But the point is that you mark_twain_the_world_owes_you_nothingshouldn’t think of what you – or anyone else – “deserves.” Focus instead on what you can *earn* and *do* and on accepting responsibility for your own self and actions. (That last anecdote cost me four or five hours worth of pay at my lawn-mowing job and a two-hour trip for a replacement part while my sisters got to go swimming. Two hours of car time before I’d ever owned a Game Boy or conceived of smartphones.) Make use of the undeserved free stuff you get (presents, financial aid, etc.), but don’t ever take it as your due.

I’m just sick and tired of hearing about how minimum wage workers “deserve” this or that. No, they don’t. They deserve not to be abused by their employers. And they’re entitled to make their own choices. But they don’t deserve one cent that someone else doesn’t choose to give them, except as reparations for some abuse or infringement.

Quit whining, and get to work. If you support this $15 (or some variation) on others’ behalf, tell them to get to work. If they legitimately can’t, then maybe help them out or help them find someone who can. But, for the love of all that is good in the world, stop whining. You are better off than 90% of the world’s living population and 99.9% of the world’s historical population. They would be amazed at the sort of things we throw away (not even “we” meaning Americans – just “we” meaning young, often “poor” Americans who re-use paper cups or use coats as blankets). And they would be dumbstruck by your complaints, in your circumstances. And the same goes for almost every American, employed or otherwise.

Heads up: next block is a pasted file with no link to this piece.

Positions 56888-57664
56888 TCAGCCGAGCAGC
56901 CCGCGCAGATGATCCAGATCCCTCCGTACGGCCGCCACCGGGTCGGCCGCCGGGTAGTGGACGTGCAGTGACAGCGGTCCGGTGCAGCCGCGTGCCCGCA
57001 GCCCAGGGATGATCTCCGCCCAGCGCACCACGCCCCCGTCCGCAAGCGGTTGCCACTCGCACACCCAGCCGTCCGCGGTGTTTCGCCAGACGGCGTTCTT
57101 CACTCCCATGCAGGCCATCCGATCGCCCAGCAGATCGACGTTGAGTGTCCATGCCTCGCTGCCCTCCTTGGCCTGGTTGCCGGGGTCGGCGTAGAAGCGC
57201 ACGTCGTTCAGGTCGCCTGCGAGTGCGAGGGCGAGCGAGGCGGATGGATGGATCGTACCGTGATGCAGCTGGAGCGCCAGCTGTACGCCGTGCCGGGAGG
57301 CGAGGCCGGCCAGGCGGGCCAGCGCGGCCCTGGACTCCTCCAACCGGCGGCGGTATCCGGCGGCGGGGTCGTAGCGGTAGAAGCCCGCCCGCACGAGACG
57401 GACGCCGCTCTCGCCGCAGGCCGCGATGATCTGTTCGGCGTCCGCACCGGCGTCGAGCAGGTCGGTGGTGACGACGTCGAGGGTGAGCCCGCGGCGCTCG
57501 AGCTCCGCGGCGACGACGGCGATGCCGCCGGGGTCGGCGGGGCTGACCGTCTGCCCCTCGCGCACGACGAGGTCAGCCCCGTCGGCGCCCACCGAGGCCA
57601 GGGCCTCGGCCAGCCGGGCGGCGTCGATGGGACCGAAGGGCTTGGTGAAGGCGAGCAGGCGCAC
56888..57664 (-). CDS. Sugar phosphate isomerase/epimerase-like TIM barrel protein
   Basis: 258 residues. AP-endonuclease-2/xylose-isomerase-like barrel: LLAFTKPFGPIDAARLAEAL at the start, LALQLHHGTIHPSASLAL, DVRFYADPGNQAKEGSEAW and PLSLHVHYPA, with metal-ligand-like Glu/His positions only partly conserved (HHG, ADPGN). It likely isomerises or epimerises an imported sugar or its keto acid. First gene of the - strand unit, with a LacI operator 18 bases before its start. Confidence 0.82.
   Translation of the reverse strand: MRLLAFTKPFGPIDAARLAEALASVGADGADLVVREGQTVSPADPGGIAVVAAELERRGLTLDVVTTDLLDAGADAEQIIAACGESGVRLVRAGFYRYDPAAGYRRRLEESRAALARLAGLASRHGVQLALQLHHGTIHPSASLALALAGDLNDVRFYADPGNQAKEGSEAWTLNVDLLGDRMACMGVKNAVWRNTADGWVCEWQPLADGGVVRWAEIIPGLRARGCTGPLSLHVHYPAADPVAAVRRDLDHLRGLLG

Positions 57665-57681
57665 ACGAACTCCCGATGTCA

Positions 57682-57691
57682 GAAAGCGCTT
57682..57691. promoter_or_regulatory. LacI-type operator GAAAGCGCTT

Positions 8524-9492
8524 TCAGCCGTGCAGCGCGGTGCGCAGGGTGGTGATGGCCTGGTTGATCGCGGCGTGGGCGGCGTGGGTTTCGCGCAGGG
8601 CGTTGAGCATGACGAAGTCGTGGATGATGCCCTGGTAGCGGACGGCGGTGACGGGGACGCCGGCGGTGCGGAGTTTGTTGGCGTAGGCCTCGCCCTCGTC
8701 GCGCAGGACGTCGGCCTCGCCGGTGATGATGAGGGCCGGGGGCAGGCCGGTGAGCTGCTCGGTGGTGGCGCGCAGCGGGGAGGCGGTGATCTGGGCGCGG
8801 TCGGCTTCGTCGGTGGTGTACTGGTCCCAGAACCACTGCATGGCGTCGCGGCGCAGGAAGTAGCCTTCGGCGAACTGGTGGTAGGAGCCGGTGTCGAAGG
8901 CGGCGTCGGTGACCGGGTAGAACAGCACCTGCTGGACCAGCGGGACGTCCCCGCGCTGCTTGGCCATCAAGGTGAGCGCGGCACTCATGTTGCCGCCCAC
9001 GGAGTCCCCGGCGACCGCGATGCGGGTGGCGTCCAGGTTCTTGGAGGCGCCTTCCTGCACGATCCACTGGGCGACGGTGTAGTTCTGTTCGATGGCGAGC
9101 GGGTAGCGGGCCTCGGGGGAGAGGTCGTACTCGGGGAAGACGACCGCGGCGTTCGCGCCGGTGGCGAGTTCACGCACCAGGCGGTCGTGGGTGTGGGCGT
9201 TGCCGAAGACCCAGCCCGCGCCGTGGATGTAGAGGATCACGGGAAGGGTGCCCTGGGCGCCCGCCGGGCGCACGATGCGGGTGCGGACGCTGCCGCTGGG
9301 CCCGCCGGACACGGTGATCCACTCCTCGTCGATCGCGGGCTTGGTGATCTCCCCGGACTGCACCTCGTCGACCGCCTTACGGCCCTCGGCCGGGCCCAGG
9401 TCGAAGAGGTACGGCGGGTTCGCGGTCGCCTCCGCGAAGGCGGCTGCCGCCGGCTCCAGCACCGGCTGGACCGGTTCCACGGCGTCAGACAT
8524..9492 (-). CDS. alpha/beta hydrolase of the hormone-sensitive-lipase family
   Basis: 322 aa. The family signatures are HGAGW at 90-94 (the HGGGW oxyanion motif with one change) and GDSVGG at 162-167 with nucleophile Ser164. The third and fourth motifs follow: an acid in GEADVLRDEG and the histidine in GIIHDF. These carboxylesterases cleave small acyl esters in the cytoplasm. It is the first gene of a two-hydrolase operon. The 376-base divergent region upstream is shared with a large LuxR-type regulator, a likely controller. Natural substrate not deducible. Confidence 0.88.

P.S. Please, if you must support Bernie Sanders, find some better reason for it than the free services and goods he’s promising to you or others.


For the Christians among you, here are some relevant Bible verses, from the New International Version:


First, a few select verses: